Contact us today!
(800) 588-4430

Telesys Voice and Data Blog

Telesys Voice and Data has been serving the Dallas/Fort Worth area since 1994, providing IT Support such as technical helpdesk support, computer support, and consulting to small and medium-sized businesses.

Tip of the Week: Do You Know What Your Android Permissions Actually Mean?

Tip of the Week: Do You Know What Your Android Permissions Actually Mean?

Downloading an application on an Android device is fairly simple: access the Google Play store, find the app you want to download, and press the button that says install. However, it is also too easy to simply hit ‘Allow’ once the app starts asking for ambiguously-worded permissions. Today, we’ll examine what these permissions actually mean.

It is important to understand that these permissions are not ambiguous by accident. Due to the various responses that different users will have to a request to access certain parts of the device (like the camera, for instance), developers have taken to describing the possible effect of an application’s access, instead of simply saying what it will be accessing.

Therefore, you may find yourself giving your applications permission to access and even alter more than you realized, simply because the permissions your apps have requested didn’t give you a clear idea of what they entail. This can be risky, especially if the app in question was created by an unscrupulous developer seeking access to your information.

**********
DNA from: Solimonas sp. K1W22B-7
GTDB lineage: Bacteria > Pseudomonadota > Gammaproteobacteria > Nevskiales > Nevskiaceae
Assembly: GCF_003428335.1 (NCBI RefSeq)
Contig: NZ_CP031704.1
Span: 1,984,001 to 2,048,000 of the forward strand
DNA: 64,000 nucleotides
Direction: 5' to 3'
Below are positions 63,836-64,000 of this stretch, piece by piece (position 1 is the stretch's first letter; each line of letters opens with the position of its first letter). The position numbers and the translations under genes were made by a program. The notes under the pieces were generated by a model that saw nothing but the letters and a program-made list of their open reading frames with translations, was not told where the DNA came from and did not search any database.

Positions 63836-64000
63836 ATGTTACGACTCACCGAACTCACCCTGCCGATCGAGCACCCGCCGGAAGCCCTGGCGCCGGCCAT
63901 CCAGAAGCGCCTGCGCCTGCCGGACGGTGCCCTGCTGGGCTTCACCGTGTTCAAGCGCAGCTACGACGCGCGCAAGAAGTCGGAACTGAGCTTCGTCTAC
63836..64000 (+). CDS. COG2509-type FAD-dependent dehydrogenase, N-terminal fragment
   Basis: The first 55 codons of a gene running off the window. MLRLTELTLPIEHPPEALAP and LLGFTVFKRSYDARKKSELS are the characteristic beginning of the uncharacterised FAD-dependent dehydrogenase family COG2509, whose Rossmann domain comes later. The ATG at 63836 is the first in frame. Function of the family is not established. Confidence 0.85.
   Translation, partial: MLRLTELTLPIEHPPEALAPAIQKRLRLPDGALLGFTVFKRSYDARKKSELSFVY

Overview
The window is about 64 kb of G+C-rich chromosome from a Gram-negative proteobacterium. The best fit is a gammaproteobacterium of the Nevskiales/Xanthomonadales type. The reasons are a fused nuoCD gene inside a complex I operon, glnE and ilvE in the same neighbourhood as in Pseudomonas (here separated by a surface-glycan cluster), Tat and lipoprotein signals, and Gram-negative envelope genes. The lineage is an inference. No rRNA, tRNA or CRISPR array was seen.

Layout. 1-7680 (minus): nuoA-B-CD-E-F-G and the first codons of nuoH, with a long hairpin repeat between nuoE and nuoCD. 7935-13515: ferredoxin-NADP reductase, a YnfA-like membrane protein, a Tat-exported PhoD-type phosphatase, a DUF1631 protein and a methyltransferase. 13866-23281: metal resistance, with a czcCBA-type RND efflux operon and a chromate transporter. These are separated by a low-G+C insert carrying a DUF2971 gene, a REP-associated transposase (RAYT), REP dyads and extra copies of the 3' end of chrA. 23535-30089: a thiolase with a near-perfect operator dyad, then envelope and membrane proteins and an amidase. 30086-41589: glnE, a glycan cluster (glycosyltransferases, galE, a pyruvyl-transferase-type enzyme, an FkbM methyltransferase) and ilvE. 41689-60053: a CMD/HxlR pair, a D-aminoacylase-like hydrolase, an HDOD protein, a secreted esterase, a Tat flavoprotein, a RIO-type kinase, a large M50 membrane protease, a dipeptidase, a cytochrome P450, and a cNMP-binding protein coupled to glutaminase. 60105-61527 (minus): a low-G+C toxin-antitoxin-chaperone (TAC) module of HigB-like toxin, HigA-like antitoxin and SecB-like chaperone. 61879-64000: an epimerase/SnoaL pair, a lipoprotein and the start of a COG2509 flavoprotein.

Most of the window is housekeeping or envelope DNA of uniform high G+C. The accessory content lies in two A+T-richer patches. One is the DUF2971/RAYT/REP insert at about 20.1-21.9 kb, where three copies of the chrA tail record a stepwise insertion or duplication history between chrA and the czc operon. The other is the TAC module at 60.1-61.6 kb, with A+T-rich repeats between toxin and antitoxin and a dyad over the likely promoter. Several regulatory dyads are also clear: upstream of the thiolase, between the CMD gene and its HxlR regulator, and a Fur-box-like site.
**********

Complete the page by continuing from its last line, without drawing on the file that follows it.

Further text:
If you see the following permission requests, know that they are considered and classified as “Dangerous.” The reasons that these permissions could put your security at risk are included.

  • Phone permissions -- These permissions give an app the ability to interact with your calls and call history however the developer wants it to. As a result, the app can make calls (including those that use Voice over Internet Protocol, or VoIP), as well as read and edit your calls list. An app with these permissions can also read your network information to collect data on the calls that you have made, and can even redirect your calls or hang up the phone. Essentially, phone permissions give an app control over the primary function of a cellular phone. While this may sound frightening, it is important to realize that this permission is often asked for so that any app you may be using when you receive a call can be paused. As a result, this is a permission that many games and multimedia apps will ask for.
  • SMS permissions -- These permissions give an app the ability to both send SMS messages and read any that are incoming. Not only does this present some obvious privacy concerns, it also means that a criminal could leverage this access to add paid services to your account without your consent.
  • Contact permissions -- As with any of the permissions on this list, there are completely aboveboard reasons that an application would require access to your contacts, as well as the ability to edit them. However, in the wrong hands, your contact list becomes a resource for a spammer to pull their next victims from. It is also important to consider that these permissions grant access to any accounts that your apps use, including Facebook, Google, and others.